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July 14, 1996|MIKE PENNER

The Brazil team appears to be the elite unit in the men's competition. For the women, who are competing in the Olympics for the first time, the Americans are the team to beat.


Strange but true: Brazil, four-time winner of the World Cup, homeland of Pele, Zico and Romario, has never won an Olympic soccer gold medal. That historical asterisk should be erased come early August, as Brazil brings to Atlanta a squad so loaded, Romario failed to make the cut.

Olympic rosters are limited to players 23 and under, with three "over-age" exemptions. Romario, the most valuable player of the 1994 World Cup, wanted to return to the U.S., but Coach Mario Zagalo used his three wild cards on Romario's strike partner, Bebeto, World Cup defender Aldair and play-making midfielder Rivaldo, whom Zagalo regards as "the best player in Brazil."

Brazil's age-eligible Olympians include Juninho, a star for Middlesbrough in the English Premier League; Ronaldo, who led the Dutch First Division in scoring last season; Caio, who once scored four goals in a World Cup qualifier against Bolivia; and Roberto Carlos, a world-class defender who plays for Inter Milan in the Italian First Division.

Argentina, expected to bring World Cup striker Gabriel Batistuta along as a overage player; Italy, the 1995 European under-21 champion; Spain, the 1992 Olympic gold medalist; and Nigeria, with 1995 African player of the year Emmanuel Amuneke in the midfield, should contend for the silver and the bronze.


What heinous sin in a previous lifetime U.S. Coach Bruce Arena must have committed.

Drawing Argentina, Portugal and Tunisia as group-play opponents can only be some sort of cosmic retribution for Arena, whose under-manned squad will be fortunate to score a goal, let alone win a game. With Argentina still steaming over its 3-0 loss to the U.S. in last year's Copa America tournament, the Americans' opener could be ugly. Portugal won the 1991 World Youth Cup and five of Tunisia's Olympic starters played on the national team that reached the final of the 1996 African championships.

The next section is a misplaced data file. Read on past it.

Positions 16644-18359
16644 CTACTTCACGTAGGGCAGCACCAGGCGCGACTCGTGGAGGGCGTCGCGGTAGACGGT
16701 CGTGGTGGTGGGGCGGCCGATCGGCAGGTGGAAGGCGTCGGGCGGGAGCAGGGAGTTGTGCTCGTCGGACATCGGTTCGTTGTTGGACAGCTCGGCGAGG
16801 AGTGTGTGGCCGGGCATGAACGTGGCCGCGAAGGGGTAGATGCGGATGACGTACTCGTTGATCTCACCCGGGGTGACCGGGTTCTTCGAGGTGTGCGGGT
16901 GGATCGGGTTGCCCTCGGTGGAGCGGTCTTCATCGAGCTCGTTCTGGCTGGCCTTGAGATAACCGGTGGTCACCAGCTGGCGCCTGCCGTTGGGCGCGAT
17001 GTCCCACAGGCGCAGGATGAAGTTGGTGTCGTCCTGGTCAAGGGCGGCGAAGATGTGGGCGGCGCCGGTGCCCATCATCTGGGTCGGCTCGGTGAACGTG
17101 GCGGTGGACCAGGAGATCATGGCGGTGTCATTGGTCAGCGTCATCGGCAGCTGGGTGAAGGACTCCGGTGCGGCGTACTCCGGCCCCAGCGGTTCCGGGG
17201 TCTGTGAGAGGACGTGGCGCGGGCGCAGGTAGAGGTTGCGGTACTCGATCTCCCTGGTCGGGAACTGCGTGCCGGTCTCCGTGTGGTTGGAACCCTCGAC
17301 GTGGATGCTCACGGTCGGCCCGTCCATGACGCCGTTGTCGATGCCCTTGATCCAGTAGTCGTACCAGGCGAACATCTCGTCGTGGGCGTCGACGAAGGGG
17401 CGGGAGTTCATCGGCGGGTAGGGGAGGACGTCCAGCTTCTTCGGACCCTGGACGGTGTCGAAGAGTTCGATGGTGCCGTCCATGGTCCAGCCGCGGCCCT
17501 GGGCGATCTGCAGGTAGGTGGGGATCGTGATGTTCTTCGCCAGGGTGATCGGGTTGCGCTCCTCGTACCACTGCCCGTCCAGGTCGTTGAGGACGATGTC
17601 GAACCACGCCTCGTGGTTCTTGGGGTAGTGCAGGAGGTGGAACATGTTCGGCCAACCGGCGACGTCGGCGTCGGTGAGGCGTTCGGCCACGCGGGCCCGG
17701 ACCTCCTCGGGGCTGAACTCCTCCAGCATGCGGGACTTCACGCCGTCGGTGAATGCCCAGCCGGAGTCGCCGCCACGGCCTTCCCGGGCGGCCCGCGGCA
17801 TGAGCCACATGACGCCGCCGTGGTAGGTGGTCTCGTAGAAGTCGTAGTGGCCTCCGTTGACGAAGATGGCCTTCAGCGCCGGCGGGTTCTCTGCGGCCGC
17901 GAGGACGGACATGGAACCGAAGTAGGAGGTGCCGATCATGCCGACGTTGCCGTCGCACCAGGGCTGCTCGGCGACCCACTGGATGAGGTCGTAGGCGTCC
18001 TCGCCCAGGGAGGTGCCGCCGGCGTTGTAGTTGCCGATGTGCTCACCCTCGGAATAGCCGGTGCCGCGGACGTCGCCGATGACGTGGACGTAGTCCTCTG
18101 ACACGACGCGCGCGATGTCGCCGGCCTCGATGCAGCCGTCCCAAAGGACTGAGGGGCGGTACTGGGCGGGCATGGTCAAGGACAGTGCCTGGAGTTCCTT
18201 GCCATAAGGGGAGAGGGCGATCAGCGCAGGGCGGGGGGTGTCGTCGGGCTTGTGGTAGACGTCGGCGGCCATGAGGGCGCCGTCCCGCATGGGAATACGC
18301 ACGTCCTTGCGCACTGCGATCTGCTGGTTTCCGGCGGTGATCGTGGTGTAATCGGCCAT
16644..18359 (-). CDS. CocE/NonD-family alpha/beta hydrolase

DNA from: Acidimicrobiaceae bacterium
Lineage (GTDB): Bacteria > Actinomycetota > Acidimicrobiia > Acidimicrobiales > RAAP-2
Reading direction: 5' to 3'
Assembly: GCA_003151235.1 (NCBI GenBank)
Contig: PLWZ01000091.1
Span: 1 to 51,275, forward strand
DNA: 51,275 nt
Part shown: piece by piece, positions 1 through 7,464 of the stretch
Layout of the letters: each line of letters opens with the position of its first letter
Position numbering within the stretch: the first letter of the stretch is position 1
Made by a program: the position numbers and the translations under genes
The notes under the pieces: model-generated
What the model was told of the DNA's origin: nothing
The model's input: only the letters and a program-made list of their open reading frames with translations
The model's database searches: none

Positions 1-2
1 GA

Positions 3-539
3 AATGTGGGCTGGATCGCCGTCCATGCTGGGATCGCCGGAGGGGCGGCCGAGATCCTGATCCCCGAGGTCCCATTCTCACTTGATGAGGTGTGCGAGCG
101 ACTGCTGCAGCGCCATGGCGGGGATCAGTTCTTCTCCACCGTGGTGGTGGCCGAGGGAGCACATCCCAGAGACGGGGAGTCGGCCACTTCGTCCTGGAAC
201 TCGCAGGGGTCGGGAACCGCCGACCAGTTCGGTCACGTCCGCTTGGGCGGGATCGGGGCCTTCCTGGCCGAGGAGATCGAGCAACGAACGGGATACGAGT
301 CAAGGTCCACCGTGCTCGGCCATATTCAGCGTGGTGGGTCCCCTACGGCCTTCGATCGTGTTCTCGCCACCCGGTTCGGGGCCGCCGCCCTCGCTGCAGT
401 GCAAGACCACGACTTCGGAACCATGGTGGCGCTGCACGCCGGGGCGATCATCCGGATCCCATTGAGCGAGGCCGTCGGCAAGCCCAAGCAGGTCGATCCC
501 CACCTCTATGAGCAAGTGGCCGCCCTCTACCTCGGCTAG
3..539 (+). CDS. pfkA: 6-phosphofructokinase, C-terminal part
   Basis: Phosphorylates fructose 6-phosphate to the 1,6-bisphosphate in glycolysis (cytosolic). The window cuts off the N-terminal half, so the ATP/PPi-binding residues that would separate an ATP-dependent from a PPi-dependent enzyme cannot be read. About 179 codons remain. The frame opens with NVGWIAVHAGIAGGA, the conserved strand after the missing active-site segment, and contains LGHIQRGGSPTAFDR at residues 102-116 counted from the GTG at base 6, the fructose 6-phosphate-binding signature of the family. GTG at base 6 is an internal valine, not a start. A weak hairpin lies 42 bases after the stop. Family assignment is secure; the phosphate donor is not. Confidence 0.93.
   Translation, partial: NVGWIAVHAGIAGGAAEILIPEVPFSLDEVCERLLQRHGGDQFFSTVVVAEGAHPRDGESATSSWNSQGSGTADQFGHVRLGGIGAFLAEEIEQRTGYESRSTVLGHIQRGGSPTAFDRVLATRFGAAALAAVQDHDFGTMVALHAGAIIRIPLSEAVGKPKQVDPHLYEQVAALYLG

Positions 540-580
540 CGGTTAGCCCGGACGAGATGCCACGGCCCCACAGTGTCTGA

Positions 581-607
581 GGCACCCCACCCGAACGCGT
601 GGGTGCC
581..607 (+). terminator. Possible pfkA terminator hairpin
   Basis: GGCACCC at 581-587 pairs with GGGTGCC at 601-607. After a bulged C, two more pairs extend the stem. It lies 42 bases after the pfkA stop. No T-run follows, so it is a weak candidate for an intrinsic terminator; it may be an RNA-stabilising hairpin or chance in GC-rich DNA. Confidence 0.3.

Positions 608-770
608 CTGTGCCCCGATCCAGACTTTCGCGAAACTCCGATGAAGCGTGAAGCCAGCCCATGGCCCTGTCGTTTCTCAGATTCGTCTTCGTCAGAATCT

Arena rankled U.S. Soccer officials by griping about the host country's draw--specifically when he said Americans are so naive about international soccer politics that they don't "even know how to cheat." If they did, the U.S. would have placed itself in the same group with Japan, Saudi Arabia and . . . well, the U.S.


If the Americans have a strength, it is goalkeeper Kasey Keller, one of Arena's three over-age wild cards. (World Cup defender Alexi Lalas and midfielder Claudio Reyna are the others.) Keller, a top professional keeper in England with First Division Millwall, was a key figure in the U.S. surprising semifinal finish in the '95 Copa America. He will be among the best goalies in this tournament.


The U.S. hasn't reached the second round in 10 Olympics and hasn't medaled since 1904.



He is in sole charge of the match and has final say in all decisions on the field of play. He also keeps the official time.

Referee Signals: Penalty kick, Direct free kick, Indirect free kick, Corner kick, Goal kick, Warning or expulsion.

Game Time:

Games consist of 45-minute halves, with time added for issuance of penalties. Ties cab occur in first-round matches, but after that the outcome is decided first by a 30-minute overtime, then by penalty kicks.


The goalkeeper is the only player allowed to use his hands, and than only within the goal area. He is allowed to punt or throw the ball after gaining possession but cannot carry the ball for more than four steps.


They assist the referee. They are positioned on each sideline and are primarily responsible for making offside calls and signaling when the ball is out of play.

An Olympic First: Linesmen will carry wireless transmitters to help them keep in contact with the referee.


The ball is returned to play from the point it crosses a sideline by a two-handed overhead throw with both feet on the ground.


Shin guard: Players are required to wear a protective pad inside their socks to prevent serious injury to their shins from tackles or errant kicks.

Cleats: Different types and lengths of studs are used on the soles of the shoes depending on the field condition.

At a Glance

Number of athletes: 288 men (16 teams of 180, 128 women (eight teams of 16).

Changes since Barcelona: Added women's competition.

Qualifications: Women qualify based on results of 1995 World Cup. Men Qualify based on selected tournaments.

Dates: July 20 to Aug.3.

Location: Stadiums in Georgia, Florida, Alabama and semifinals at Sanford Stadium in Athens, Ga.

Sources: Atlanta Committee for the Olympic Games, Times staff, Associated Press, Reuters

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